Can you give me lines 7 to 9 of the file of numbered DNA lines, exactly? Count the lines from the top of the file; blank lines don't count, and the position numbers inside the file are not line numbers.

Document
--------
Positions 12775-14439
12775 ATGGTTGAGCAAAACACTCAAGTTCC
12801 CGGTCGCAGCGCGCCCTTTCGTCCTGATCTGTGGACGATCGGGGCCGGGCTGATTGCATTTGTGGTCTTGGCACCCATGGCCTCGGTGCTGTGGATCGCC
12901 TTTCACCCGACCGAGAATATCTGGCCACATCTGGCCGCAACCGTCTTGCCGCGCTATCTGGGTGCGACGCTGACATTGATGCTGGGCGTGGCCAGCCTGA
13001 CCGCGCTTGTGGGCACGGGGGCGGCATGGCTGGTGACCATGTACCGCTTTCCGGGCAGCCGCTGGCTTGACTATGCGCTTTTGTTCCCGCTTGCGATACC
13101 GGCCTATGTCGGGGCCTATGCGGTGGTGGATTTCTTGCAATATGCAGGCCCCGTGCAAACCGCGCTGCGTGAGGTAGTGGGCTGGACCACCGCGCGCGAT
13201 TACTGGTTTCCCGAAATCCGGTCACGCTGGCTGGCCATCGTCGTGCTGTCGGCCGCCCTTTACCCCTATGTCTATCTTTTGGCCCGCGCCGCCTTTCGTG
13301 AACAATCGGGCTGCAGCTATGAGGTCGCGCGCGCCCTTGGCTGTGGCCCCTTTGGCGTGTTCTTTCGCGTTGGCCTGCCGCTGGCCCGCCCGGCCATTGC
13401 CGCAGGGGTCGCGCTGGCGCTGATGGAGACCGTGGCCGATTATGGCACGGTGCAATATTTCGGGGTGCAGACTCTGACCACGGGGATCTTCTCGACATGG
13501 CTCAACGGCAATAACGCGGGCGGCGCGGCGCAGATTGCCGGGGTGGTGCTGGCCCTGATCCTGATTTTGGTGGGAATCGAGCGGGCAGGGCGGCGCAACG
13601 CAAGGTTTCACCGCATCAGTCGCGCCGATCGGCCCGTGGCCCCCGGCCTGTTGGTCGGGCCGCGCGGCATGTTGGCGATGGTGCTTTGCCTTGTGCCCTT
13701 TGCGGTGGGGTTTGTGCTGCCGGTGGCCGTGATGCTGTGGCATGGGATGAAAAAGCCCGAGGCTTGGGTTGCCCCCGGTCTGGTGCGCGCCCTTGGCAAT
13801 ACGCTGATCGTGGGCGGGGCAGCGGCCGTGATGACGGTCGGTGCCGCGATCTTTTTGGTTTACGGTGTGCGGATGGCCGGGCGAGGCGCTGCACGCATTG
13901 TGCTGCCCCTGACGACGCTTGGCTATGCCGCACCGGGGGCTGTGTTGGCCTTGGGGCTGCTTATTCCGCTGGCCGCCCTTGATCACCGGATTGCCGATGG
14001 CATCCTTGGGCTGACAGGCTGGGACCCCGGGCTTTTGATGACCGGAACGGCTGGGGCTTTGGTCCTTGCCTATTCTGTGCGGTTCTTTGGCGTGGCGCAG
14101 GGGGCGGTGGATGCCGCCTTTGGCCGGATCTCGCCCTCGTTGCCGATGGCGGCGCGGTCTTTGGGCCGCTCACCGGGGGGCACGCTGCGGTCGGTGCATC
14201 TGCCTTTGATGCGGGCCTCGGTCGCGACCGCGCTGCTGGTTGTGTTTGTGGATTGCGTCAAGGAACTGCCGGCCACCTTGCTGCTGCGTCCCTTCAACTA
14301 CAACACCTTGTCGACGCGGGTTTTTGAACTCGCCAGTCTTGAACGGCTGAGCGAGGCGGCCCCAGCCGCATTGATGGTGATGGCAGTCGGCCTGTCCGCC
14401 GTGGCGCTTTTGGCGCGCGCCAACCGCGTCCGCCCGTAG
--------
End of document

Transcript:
13201 TACTGGTTTCCCGAAATCCGGTCACGCTGGCTGGCCATCGTCGTGCTGTCGGCCGCCCTTTACCCCTATGTCTATCTTTTGGCCCGCGCCGCCTTTCGTG
13301 AACAATCGGGCTGCAGCTATGAGGTCGCGCGCGCCCTTGGCTGTGGCCCCTTTGGCGTGTTCTTTCGCGTTGGCCTGCCGCTGGCCCGCCCGGCCATTGC
13401 CGCAGGGGTCGCGCTGGCGCTGATGGAGACCGTGGCCGATTATGGCACGGTGCAATATTTCGGGGTGCAGACTCTGACCACGGGGATCTTCTCGACATGG